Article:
As I alluded to in section #4 above, it is pretty difficult to beat the S&P 500 returns consistently and while the S&P has returned about 7% (over and above inflation) historically, individual investors only average roughly 4% returns long term. While we do have a portfolio populated with individual stocks, it represents a relatively small portion of our total portfolio. The bulk of our investments and in particular our qualified retirement accounts are invested in Vanguard mutual funds. My rationale for putting our retirement monies into mutual funds is to ensure we have broad diversification for those funds that we are truly counting on to provide for our retirement years. Vanguard is generally considered a conservative and maybe even stodgy mutual fund company. But, for our retirement accounts, I consider stodgy to be a good trait.

Vanguard has a S&P 500 Index Fund (VFINX) whose performance tracks the index very closely as expected. Over the long haul, you would have a difficult time finding an investment that would provide better returns. Vanguard does have a couple of funds that do routinely beat the S&P 500 index and I have both in our retirement investment portfolio. Two of my favorites are the Vanguard Health Care Fund (VGHCX) and the Vanguard Wellington Fund (VWELX). The Health Care Fund is a sector specific fund so may not be as diversified as, for example, the S&P 500 Index Fund or other large cap equity funds so I do maintain a more limited exposure to the Health Care Fund. The Wellington Fund is a balanced fund with roughly 60% of assets in equities and 40% in fixed income assets. If you look at the historical performance of the Wellington Fund, you will see that it has provided consistently good returns over a very long period of time. I also invest in the Vanguard Dividend Growth Fund (VDIGX), the Vanguard Mid Cap Growth Fund (VMGRX), the Vanguard Capital Opportunity Fund (VHCOX), the Vanguard Energy Fund (VGENX), and the Vanguard Energy ETF (VDE). The latter two funds are rather recent additions as I fully believe we are past the "lower for longer" crude oil price period, and those companies whose business is production and delivery of primary energy sources will do well over the next couple of years.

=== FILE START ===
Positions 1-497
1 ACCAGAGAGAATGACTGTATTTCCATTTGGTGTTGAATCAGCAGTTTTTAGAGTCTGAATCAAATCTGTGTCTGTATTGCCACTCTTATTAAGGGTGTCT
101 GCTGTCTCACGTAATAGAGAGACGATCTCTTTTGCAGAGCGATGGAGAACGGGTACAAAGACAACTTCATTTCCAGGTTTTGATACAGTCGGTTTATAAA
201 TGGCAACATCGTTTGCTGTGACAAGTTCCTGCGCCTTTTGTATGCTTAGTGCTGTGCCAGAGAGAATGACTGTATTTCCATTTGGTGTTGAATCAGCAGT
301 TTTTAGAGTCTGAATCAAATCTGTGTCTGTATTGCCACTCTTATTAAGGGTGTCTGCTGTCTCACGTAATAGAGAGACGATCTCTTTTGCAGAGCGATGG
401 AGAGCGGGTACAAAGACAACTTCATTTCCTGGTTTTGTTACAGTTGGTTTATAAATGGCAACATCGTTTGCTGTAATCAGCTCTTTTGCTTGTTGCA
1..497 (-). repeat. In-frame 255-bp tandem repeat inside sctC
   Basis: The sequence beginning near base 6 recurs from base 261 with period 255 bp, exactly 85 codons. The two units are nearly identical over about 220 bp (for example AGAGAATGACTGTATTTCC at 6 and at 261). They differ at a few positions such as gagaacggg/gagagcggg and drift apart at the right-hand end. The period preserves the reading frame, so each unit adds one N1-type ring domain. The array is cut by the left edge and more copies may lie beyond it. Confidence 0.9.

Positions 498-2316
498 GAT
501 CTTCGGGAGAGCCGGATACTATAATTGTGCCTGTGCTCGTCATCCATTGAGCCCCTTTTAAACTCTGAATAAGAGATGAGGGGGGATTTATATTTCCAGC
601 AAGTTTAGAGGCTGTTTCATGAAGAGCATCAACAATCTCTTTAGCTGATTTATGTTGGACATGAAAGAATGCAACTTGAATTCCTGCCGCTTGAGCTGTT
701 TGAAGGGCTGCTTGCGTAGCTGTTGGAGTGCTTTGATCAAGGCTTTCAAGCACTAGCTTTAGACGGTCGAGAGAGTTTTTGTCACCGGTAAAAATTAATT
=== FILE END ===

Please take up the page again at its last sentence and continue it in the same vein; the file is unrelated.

Readers will note that VDIGX and VHCOX are both currently closed to new investors. Vanguard periodically closes funds when the fund manager can no longer find equities at fair valuations. While this annoys some investors, I appreciate this policy as it helps prevent investors putting money into a market or sector that the professional fund manager believes is currently overvalued. Vanguard generally reopens closed funds when market valuations drop to levels where the fund manager can deploy additional funds and expect a reasonable return going forward. Readers will also note that the only index fund in my list above is VDE. I strongly favor managed funds over index funds with VDE being an exception.

There are many other good mutual funds and mutual fund companies, but you will be hard-pressed to find the consistent performance in both up and down markets, combined with the lowest management fees in the industry that Vanguard provides to investors.


An early retirement is within reach of many people, particularly those that set their goals, do the necessary retirement planning, and diligently stick to their retirement investment plan starting in their 20s. An early retirement may require some adjustment in spending habits during the asset accumulation years but few rewards come without some level of sacrifice or adjustment. You just have to decide that leasing a new car every 2-3 years and a daily double mocha grande coffee isn't as important as being able to retire at 55 instead of 65.

Disclosure: I am/we are long VDIGX, VGHCX, VWELX, VMGRX, VHCOX, VGENX, VDE. I wrote this article myself, and it expresses my own opinions. I am not receiving compensation for it (other than from Seeking Alpha). I have no business relationship with any company whose stock is mentioned in this article.